The company said once the International Criminal Court (ICC) had not restrained Ghana and the oil exploration and production companies from working around the area.
The Communications Manager of Kosmos Ghana, Mrs Ruth Adashie, made these remarks in an interaction with some journalists in Accra.
Her interaction formed part of an oil, gas and mining (OGM) training programme for selected journalists in Ghana. The programme was an initiative of the Revenue Watch Institute (RWI), with Penplusbytes, an information and communications technology (ICT) journalism training institution, as the local partner.
Mrs Adashie said the dispute “has not affected our work at all,” adding if it had “we would have laid down our tools and waited to see what the government would say but that is not the case.”
She explained that once the ICC had not put an injunction on Ghana, it meant Ghana still owned that portion of the sea and Kosmos had no cause to worry.
Cote d’Ivoire has been claiming ownership of the billions of barrels of oil and cubic feet of gas reserves reportedly found in the deep waters near the coast of Ghana.
Although the border dispute had existed for a long time, it was reignited around 2010 – the year Ghana started commercial production of oil.
Seismic data from the Ghana National petroleum Corporation (GNPC), the regulator of the country’s upstream petroleum sector, show that the disputed area covers portions of the Jubilee Field, Tweneboa, Enyenra, the Owo discoveries, West Tano-1X find and the deep water Tano block, all found in the west coast of Ghana’s territorial waters.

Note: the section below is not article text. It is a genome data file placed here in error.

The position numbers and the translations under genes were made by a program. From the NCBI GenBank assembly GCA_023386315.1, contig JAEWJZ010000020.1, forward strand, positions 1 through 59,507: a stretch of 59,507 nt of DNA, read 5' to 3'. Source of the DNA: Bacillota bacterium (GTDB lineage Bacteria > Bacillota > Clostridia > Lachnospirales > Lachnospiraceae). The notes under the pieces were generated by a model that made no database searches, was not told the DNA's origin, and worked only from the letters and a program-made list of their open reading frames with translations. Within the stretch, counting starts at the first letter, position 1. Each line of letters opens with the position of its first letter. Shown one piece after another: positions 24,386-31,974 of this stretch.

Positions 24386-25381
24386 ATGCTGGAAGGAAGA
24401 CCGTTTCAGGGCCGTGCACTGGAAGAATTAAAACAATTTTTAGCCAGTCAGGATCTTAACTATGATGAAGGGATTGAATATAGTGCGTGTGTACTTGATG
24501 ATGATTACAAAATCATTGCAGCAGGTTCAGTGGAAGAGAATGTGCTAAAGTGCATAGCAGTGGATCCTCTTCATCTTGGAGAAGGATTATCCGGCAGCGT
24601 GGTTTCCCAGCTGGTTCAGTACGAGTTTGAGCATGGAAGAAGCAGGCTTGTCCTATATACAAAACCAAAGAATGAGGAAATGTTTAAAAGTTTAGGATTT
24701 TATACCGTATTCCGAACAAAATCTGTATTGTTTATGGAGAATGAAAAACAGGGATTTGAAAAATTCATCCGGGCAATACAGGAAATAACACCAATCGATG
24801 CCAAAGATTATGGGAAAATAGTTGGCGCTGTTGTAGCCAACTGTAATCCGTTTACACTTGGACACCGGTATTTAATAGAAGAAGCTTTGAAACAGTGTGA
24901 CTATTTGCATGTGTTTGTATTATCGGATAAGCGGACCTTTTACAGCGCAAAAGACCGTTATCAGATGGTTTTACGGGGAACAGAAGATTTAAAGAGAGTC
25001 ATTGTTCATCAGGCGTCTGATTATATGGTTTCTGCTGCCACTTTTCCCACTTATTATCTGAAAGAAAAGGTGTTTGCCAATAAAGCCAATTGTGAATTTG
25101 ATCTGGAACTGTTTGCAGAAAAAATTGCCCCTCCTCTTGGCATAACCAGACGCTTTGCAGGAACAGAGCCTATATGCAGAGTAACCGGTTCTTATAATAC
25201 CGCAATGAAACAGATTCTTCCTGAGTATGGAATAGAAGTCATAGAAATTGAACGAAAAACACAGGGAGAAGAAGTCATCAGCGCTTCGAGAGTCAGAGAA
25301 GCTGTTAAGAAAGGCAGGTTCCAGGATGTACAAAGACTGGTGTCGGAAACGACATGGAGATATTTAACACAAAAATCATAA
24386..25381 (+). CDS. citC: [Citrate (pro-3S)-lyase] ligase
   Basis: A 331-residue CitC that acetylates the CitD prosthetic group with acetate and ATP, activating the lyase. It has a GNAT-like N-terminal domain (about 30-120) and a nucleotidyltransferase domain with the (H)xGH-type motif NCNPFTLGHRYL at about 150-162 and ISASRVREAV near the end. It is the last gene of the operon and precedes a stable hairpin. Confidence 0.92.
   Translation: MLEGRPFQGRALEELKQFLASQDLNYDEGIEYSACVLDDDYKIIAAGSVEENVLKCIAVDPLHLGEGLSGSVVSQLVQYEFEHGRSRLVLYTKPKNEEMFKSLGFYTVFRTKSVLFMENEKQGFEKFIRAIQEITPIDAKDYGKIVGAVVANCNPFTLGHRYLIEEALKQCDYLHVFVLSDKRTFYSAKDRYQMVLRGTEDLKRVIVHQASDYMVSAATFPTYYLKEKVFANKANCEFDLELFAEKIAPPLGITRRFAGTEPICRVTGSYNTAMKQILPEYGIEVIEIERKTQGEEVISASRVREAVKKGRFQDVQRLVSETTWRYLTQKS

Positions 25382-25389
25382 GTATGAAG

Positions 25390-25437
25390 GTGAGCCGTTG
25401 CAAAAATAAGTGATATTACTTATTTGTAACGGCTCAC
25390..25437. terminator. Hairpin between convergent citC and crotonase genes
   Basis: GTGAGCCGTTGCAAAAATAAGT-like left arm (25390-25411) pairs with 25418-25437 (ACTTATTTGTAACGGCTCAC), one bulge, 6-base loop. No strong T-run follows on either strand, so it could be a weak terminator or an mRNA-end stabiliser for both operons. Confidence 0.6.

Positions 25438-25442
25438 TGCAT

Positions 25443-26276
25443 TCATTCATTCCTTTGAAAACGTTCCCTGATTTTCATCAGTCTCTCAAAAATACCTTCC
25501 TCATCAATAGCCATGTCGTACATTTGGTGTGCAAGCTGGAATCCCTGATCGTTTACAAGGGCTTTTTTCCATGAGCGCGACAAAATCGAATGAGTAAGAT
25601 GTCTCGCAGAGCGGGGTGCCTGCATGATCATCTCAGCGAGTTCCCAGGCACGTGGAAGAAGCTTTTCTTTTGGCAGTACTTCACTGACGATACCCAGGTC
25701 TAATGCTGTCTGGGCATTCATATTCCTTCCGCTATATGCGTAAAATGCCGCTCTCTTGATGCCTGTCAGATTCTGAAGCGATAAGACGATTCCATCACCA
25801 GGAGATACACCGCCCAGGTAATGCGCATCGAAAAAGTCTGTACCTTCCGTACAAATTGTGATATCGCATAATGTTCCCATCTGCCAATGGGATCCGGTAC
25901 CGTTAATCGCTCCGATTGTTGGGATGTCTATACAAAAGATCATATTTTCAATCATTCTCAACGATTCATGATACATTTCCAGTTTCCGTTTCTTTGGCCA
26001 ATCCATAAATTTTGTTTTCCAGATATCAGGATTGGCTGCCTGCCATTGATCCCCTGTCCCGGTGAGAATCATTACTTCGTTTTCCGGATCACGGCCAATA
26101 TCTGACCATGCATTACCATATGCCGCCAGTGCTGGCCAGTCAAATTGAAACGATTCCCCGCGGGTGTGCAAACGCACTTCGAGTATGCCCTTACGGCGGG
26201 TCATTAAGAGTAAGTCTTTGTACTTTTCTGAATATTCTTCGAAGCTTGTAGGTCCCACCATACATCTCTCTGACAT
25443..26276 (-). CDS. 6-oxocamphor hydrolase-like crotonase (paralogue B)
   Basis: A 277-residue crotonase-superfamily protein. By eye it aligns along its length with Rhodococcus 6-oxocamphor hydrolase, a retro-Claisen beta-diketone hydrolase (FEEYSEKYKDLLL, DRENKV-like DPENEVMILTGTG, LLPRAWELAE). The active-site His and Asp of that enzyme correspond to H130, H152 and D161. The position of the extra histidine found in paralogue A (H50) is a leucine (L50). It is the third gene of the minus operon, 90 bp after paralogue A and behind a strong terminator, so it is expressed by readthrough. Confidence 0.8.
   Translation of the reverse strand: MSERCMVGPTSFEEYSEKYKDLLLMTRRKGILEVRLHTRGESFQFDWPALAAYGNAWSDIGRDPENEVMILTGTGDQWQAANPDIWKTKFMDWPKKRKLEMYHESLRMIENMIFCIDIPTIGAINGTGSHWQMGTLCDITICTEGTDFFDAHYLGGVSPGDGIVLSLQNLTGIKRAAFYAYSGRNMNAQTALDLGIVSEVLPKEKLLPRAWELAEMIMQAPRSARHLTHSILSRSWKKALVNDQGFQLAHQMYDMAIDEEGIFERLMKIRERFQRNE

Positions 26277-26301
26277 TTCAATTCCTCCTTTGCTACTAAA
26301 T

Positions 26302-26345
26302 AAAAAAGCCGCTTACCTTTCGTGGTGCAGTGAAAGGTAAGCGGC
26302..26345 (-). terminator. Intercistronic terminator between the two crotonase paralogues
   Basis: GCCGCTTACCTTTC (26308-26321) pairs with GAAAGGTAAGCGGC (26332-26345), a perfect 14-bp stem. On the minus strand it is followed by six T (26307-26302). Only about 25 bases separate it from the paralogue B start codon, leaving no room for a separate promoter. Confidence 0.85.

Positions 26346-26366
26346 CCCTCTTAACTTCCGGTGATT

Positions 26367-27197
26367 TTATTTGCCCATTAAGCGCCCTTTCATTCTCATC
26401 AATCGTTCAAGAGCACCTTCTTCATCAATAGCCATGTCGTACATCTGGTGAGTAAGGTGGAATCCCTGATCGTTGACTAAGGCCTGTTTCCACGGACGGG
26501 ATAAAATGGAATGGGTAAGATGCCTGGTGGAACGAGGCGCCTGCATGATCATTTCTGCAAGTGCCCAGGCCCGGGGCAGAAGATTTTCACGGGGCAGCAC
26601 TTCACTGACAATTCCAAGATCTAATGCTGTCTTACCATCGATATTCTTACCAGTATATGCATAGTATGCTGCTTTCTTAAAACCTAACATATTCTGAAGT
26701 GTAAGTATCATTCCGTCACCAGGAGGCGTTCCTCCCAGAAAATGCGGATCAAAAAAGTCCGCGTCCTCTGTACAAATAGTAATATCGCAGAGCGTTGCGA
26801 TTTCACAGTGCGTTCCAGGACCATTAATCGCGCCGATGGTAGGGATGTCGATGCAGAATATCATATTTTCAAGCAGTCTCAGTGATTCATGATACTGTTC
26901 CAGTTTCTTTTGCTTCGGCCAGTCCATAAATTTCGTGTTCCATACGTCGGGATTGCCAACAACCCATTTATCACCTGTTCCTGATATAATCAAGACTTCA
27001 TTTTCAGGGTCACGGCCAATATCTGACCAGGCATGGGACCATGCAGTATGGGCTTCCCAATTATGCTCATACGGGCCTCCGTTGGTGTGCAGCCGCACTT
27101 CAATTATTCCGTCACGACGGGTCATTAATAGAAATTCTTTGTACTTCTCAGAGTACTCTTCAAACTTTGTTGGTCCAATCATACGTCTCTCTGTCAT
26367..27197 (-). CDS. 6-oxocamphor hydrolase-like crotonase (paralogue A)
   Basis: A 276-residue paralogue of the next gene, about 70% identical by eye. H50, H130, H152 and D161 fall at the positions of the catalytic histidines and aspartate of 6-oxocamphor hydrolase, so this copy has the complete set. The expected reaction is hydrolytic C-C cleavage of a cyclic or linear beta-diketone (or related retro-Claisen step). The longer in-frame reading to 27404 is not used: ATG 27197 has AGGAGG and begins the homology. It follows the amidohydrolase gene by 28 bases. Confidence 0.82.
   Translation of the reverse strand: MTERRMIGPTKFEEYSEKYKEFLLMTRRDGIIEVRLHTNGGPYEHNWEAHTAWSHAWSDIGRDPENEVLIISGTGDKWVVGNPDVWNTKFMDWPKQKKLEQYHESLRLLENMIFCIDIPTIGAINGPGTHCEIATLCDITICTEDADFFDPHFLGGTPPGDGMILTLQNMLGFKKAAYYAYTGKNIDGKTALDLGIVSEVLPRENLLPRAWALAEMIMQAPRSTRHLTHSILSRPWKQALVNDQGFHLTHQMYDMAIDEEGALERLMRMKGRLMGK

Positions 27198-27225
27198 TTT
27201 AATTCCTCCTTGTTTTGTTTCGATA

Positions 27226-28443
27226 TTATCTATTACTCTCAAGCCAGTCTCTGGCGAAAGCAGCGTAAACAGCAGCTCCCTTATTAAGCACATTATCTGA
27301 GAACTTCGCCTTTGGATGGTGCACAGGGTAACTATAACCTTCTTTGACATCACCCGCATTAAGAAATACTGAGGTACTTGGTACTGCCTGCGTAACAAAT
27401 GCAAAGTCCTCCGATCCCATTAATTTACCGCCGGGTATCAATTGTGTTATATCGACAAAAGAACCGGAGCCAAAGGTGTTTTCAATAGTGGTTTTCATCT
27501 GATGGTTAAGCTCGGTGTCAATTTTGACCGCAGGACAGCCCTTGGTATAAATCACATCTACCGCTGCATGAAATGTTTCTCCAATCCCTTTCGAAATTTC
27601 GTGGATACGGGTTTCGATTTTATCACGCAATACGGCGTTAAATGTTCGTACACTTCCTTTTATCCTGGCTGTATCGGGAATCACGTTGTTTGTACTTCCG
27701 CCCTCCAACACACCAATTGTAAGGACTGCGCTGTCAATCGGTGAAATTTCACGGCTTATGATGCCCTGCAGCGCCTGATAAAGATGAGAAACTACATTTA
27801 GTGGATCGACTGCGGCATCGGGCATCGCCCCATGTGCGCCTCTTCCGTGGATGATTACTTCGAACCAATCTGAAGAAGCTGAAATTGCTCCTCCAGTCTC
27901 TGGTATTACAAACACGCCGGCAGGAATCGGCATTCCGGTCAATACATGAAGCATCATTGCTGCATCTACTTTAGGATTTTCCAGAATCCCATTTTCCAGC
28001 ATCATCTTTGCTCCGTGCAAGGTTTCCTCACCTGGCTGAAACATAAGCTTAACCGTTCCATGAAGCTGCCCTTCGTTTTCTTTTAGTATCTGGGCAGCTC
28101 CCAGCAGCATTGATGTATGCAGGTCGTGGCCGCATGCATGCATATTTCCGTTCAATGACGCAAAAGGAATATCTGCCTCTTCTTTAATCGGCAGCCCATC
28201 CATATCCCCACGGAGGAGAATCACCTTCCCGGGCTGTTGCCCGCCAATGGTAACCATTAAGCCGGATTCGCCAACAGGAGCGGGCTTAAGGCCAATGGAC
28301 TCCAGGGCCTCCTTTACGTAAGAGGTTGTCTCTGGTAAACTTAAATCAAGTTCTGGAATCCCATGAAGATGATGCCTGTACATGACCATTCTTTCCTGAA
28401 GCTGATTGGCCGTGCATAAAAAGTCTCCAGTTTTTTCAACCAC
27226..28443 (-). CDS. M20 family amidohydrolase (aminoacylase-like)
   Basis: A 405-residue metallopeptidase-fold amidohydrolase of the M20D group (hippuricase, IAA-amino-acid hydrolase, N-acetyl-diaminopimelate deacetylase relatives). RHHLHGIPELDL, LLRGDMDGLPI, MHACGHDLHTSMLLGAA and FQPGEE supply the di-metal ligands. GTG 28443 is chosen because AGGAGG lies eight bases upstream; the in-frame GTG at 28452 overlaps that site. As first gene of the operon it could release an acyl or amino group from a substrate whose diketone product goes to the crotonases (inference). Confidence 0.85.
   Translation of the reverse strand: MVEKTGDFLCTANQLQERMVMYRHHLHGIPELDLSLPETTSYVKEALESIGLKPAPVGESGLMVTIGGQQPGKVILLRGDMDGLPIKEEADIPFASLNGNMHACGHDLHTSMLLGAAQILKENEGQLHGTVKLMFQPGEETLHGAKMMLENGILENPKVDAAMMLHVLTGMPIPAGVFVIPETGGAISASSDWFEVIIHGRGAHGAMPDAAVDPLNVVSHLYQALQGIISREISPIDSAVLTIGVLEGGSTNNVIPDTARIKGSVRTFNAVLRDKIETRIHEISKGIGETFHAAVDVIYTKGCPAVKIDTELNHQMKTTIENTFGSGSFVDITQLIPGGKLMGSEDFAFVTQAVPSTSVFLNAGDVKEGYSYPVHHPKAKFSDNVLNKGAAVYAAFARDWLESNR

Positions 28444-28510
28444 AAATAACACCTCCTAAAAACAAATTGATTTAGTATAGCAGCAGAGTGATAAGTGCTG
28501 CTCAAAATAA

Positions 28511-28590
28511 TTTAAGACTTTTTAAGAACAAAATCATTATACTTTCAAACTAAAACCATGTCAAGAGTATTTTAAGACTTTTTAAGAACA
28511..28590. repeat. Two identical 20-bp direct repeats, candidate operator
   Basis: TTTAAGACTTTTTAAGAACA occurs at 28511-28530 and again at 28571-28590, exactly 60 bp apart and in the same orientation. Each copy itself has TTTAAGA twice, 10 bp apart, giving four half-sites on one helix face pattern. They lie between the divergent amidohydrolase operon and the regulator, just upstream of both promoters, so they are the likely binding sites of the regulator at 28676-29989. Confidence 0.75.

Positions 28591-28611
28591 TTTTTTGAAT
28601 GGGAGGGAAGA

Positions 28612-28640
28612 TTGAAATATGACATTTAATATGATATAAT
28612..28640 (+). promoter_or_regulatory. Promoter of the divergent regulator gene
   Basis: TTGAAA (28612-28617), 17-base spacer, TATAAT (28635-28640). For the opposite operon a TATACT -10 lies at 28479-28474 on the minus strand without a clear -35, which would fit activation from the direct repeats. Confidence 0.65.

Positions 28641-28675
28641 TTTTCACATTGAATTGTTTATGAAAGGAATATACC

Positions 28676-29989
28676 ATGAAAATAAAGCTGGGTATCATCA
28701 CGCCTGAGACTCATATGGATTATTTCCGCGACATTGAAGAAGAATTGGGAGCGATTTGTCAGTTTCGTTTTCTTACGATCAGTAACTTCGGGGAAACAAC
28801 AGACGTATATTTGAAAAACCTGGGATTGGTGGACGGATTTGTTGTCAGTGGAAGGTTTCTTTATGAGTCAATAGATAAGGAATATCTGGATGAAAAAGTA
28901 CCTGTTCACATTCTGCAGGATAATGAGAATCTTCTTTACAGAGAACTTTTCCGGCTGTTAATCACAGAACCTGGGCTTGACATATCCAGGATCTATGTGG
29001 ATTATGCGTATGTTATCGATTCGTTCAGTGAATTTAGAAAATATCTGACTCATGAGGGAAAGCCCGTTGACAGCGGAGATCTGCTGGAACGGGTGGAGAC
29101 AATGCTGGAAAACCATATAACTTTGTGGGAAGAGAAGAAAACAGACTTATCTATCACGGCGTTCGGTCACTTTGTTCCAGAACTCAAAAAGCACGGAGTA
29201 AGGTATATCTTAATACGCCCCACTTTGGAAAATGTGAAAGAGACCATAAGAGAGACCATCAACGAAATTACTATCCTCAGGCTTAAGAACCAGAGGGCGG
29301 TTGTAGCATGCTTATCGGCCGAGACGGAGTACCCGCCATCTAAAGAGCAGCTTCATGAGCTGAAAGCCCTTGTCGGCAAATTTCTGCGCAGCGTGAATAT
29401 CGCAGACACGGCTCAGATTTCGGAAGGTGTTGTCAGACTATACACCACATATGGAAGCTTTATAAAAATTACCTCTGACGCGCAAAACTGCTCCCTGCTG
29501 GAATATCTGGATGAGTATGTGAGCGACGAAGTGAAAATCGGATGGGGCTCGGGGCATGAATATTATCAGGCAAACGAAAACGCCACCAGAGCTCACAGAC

GNPC has already allocated some of those blocks to some oil companies, including Kosmos, to explore and develop for commercial oil production.
Kosmos Energy’s largest stake in the country, the deep water Tano discovery, is located in the disputed area, according to Mrs Adashie.
Thus, with Cote d’Ivoire still pushing its ownership claim, indications are that Kosmos will be distracted from continuing to work on their blocks.
But that is not the case with Kosmos, said the company’s communications manager.
“To us at Kosmos, it is work as usual,” she said but admitted that it was the Ghana government that could say otherwise.
“Once government has not said anything, we believe that the area is for Ghana,” she added.